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With a start in community-based murals and mosaics, Juan gradually became more curious about what he could get away with publicly and started to produce bigger and bolder assemblages from items found on the street. Although now his works are often found in galleries and institutions, Juan is still in touch with his roots, continuing to incorporate found objects into his large-scale wooden sculptures that explore resourcefulness and adaptation.
I\W: How has moving your studio from a warehouse to your basement forced you to scale down the scope of your practice?
JAC: After moving down here I had to look at things more realistically in terms of how I was functioning. I had this huge studio space, but I was only doing these large-scale projects once to twice a year. I didn’t really need all of that space. I can work the way I used to work when I was doing public art, I can function in that format. I can create an object and then reproduce it at any time and hire assistants when that comes up. My big space was great to build anything I wanted in, but at the end it was also just served as an accumulation of a bunch of really cool shit. It took me awhile to get adjusted to this new space. Working below my family was and it still is disruptive at times, especially because before I had my own sanctuary to work in. I do however really enjoy my kids coming down and visiting me while I work.
Can you give an explanation of what the street art scene looked like when you were first starting out? How did you contribute to the work that was being made on the street in Chicago?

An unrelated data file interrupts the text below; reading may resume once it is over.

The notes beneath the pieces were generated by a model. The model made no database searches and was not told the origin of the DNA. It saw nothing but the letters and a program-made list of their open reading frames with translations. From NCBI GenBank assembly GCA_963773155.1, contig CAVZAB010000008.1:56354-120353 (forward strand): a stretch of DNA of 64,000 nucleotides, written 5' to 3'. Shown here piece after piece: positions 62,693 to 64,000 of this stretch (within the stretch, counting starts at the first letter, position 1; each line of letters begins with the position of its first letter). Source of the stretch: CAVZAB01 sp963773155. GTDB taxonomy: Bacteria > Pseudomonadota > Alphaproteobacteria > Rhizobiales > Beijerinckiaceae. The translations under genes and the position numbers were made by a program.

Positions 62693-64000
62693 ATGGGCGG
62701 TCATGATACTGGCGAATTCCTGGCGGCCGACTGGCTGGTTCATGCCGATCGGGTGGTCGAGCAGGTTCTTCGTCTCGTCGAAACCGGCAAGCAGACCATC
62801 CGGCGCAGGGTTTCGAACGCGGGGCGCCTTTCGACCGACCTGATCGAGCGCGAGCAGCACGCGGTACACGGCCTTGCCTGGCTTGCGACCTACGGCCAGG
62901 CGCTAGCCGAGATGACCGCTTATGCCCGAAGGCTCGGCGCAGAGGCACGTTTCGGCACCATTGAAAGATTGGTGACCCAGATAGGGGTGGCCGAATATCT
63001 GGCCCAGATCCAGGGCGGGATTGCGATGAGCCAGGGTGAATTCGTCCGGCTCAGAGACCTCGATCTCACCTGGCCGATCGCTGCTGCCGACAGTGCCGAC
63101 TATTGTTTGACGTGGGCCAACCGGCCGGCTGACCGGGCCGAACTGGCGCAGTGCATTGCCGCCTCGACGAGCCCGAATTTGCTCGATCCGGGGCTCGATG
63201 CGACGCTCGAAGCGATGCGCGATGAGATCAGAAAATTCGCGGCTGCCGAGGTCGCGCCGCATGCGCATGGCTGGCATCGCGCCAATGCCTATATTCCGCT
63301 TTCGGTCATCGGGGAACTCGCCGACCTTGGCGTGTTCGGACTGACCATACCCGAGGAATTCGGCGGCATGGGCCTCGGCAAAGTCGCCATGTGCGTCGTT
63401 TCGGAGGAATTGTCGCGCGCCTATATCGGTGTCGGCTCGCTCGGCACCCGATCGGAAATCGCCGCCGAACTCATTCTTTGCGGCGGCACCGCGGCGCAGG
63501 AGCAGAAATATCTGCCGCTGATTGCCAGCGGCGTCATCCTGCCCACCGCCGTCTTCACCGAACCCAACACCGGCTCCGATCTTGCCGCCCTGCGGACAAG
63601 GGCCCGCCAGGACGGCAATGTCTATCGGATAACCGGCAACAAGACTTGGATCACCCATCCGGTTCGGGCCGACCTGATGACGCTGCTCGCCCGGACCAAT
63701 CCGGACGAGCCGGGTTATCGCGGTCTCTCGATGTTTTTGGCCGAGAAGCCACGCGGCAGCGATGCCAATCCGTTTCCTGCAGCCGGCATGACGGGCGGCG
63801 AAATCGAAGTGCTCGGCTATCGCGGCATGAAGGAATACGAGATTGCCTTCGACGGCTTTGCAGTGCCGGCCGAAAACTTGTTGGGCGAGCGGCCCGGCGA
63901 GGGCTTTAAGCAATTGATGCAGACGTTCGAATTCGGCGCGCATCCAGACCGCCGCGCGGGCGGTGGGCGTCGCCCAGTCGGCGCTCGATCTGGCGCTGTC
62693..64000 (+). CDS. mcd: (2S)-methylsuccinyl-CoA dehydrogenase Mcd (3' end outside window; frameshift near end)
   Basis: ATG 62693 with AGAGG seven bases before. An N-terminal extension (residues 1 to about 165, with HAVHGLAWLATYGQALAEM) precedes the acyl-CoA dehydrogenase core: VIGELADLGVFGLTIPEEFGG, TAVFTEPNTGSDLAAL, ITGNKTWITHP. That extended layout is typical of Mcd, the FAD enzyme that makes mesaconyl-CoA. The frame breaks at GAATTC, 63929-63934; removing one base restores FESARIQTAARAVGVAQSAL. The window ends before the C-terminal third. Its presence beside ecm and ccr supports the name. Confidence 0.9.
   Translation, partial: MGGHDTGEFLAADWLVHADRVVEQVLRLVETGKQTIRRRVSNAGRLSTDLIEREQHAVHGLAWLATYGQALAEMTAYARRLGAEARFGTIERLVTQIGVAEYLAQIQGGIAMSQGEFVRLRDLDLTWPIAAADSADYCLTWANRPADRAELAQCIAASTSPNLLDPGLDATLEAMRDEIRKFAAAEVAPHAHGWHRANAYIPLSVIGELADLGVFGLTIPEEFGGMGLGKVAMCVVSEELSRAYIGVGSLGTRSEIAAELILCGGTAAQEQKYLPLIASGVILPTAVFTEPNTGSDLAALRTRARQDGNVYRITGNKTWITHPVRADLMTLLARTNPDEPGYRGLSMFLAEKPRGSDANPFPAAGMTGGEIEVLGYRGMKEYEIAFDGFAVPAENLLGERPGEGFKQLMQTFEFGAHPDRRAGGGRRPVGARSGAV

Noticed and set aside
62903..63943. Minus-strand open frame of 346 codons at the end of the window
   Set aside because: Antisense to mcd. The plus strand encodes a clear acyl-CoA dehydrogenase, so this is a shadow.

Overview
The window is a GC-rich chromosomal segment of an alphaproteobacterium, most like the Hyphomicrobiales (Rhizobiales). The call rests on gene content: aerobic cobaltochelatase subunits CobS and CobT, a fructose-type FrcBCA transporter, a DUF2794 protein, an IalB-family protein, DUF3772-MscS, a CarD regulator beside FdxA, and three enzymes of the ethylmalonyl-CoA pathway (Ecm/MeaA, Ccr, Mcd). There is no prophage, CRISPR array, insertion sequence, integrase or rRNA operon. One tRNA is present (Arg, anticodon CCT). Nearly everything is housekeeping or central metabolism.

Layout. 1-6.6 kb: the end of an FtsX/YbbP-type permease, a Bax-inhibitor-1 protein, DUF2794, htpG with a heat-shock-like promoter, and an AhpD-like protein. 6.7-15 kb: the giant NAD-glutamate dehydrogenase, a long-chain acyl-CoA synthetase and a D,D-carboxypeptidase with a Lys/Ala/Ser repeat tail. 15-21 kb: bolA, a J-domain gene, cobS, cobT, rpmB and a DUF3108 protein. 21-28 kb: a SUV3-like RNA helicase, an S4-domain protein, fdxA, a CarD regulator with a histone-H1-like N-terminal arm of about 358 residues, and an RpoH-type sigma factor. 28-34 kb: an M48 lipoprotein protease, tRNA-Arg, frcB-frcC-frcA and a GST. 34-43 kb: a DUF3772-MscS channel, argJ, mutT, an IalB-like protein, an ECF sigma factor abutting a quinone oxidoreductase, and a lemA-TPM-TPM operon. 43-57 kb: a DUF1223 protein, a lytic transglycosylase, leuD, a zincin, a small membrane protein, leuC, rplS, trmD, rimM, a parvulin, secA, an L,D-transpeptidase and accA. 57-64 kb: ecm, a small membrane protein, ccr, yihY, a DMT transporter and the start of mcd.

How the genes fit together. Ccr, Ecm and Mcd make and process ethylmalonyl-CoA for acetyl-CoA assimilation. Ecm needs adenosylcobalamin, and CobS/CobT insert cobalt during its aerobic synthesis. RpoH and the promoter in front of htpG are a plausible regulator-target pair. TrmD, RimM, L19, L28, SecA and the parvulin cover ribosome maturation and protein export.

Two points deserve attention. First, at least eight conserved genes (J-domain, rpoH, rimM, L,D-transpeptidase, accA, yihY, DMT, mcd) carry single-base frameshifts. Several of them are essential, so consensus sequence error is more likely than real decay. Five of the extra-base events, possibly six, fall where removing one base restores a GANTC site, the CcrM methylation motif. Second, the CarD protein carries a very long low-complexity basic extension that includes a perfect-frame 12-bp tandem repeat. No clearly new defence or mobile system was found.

Before I got involved in putting sculptures in the streets, I was involved in making murals and mosaics throughout the city neighborhoods. I worked with art centers, community centers, and schools in order create the pieces. I went as far as creating a few works on the CTA and did a few designs for some airports. I never really thought about street art per se. What I was making was more in response to public art. Aesthetically I wasn’t very satisfied by the community driven public work I was doing. I started to branch out by taking things out of the garbage and making assemblages with the stuff I found. I would put them up on wheat pasted board-ups and on doorways throughout the city. At first, it was just my friend Porkchop and I being funny, but then it became new territory for doing work without restrictions. It really became more about what I could get away with: bigger, bolder, and more complex. I got more into the work I was making on the streets and inspired others to do the same. I wanted to know how much time could I spend building an installation and have no one notice or question my actions.
That’s around the time Cody Hudson, Mike Genovese, Chris Silva, and I started to do other projects and the ambition grew from there. I think at one point we had Chris Uphues and Maya Hayuk collaborating with us as well. Then we did a project in 2005 called Tragic Beauty where we created an installation at the Open End gallery on Fulton and Damen. We transformed a 3000 square foot space into an environment of found objects that afterward would all go back into the street. Cody built a hut, Mike built a weird and interesting nonfunctional object, and I built a 30-foot boat.